UK: Tottenham Hotspur 1-0 Fleet Spurs

Last Updated: 14 January 2014
Article by Leighton Cassidy

Tottenham Hotspur have forced non-league football club Fleet Spurs to change the design of their badge after Tottenham threatened Fleet with trade mark infringement proceedings because the badge is too similar to theirs.

Tottenham Hotspur

Fleet Spurs were formed in 1948 in homage to Tottenham Hotspur and currently sit 15th in Wessex League First Division, the 10th tier of English Football.

Fleet recently held a competition for a fan to design the new club badge.  The winning entry incorporated a cockerel almost identical to that in the Tottenham badge.  Consequently, Tottenham requested that Fleet cease to use the badge on the basis that a lack of action may undermine their ability to stop other unauthorised people such as counterfeiters from using the club's logo for commercial purposes.  This is despite the Hampshire club having always incorporated a cockerel into their badge.

The cockerel in the Fleet badge is similar to that of the Tottenham badge but for the addition of claws and the ball being placed in front rather than below the cockerel.  The remainder of the Fleet badge bears a resemblance to the Paris St. Germain club crest. 

Trade mark infringement occurs where a registered mark is used in the course of trade without the proprietor's consent, where the sign used by the infringer is identical or similar to the registered mark for identical or similar goods or services and their exists a likelihood of confusion on the part of the public. 

There will also be a claim for passing off where a mark has goodwill or reputation attached to the relevant goods or services, and there is misrepresentation by the defendant to the public (whether intentional or not) leading, or likely to lead, the public to believe that the goods or services offered by him are the goods or services of the claimant, causing damage to the claimant.

Whilst the Fleets Spurs badge would appear a prima facie infringement, case law may support the assertion that it is not. 

In the Lotus case, infringement proceedings were brought by sports car manufacturer Lotus Group (sponsor of the Lotus Renault GP team) against the Team Lotus Formula One racing team.  Both parties were participating in Formula One under the Lotus name.   The High Court found that each side owned separate goodwill in the Lotus name and there was no realistic likelihood of confusion because although both team names contained the word Lotus, it was common practice for different teams to use the same brand name in this way.  In particular, commentators and spectators had no difficultly in differentiating between the two teams.  Further, the judge held that even if the Claimant had owned all the goodwill in the Lotus name, there would be no confusion based on the same reasons.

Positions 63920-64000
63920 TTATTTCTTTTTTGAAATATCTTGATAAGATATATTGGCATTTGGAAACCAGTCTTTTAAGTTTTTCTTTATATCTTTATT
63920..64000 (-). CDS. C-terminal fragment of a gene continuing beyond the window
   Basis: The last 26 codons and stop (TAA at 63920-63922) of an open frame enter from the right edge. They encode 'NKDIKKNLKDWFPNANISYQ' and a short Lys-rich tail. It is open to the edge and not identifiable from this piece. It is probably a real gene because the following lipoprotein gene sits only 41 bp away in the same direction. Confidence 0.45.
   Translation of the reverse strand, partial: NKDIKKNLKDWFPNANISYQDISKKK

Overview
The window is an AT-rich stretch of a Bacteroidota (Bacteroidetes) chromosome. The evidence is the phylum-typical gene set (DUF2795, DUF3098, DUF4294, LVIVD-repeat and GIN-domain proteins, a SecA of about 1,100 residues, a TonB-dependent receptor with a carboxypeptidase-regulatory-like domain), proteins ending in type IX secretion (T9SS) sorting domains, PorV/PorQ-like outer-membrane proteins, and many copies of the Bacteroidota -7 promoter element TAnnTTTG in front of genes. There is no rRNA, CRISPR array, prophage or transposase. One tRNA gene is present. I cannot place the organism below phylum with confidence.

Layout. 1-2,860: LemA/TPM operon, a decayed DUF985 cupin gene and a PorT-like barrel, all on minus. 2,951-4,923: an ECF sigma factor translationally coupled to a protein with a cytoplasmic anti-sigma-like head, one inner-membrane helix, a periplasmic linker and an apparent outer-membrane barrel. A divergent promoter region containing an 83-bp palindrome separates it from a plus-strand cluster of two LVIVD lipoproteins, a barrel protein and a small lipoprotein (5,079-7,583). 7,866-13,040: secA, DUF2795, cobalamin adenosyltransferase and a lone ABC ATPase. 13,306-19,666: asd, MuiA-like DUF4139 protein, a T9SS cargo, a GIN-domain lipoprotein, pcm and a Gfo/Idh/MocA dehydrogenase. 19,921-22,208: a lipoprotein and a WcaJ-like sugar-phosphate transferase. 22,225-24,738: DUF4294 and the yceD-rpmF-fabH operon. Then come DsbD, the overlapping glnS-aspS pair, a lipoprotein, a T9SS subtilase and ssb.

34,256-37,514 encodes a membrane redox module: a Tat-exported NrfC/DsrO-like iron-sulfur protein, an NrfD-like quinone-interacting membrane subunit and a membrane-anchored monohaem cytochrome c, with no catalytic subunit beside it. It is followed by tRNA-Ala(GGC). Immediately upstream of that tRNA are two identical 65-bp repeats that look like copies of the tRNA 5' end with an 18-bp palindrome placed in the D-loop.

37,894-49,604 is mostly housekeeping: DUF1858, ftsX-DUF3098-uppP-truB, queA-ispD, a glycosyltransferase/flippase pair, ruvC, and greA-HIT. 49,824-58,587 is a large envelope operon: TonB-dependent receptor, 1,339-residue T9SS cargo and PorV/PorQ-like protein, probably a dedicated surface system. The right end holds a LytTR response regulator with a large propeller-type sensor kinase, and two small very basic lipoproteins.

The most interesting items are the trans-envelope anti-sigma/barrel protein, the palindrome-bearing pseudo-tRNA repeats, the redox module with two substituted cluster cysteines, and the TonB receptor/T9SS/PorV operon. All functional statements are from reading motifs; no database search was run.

Fleet have developed goodwill through use of the Spurs name and a cockerel logo of some sort for many years, and fans would quite clearly recognise that the Fleet Spurs badge was not that of Tottenham Hotspur (particularly given the additional elements comprising the Fleet badge).  Therefore, it could be argued that there is no likelihood of confusion giving rise to trade mark infringement.

However, whilst many football badges contain similar elements, in this instance Fleet Spurs have used an almost identical cockerel, which is the dominant and highly distinctive element of both marks.  On this basis, a claim for trade mark infringement by Tottenham would likely succeed.

In light of this, Fleet has admitted that the winning fan had most likely based their design on the Tottenham badge but felt Tottenham had been heavy handed in dealing with the issue.  However, given the commercial revenues related to the Tottenham Hotspur brand (their merchandising income was £9.2m in 2012), it is no surprise that they took such steps to preserve their position in respect of these rights.  This highlights the importance of brands drawing the line in respect of use of their trade marks in order to protect their commercial interests.

Fleet has removed the logo from its website and will now have to take down any signs from around the stadium.  They will, however, be allowed to use their current kit until the end of the season.

Should Fleet want to continue to use the new logo or something similar, their best course of action may be to enter into a licence with Tottenham to use their crest.  This may be a course of action Tottenham would consider in order to repair some of the reputation lost in pursuing a grass-roots club with limited funds.

The content of this article is intended to provide a general guide to the subject matter. Specialist advice should be sought about your specific circumstances.

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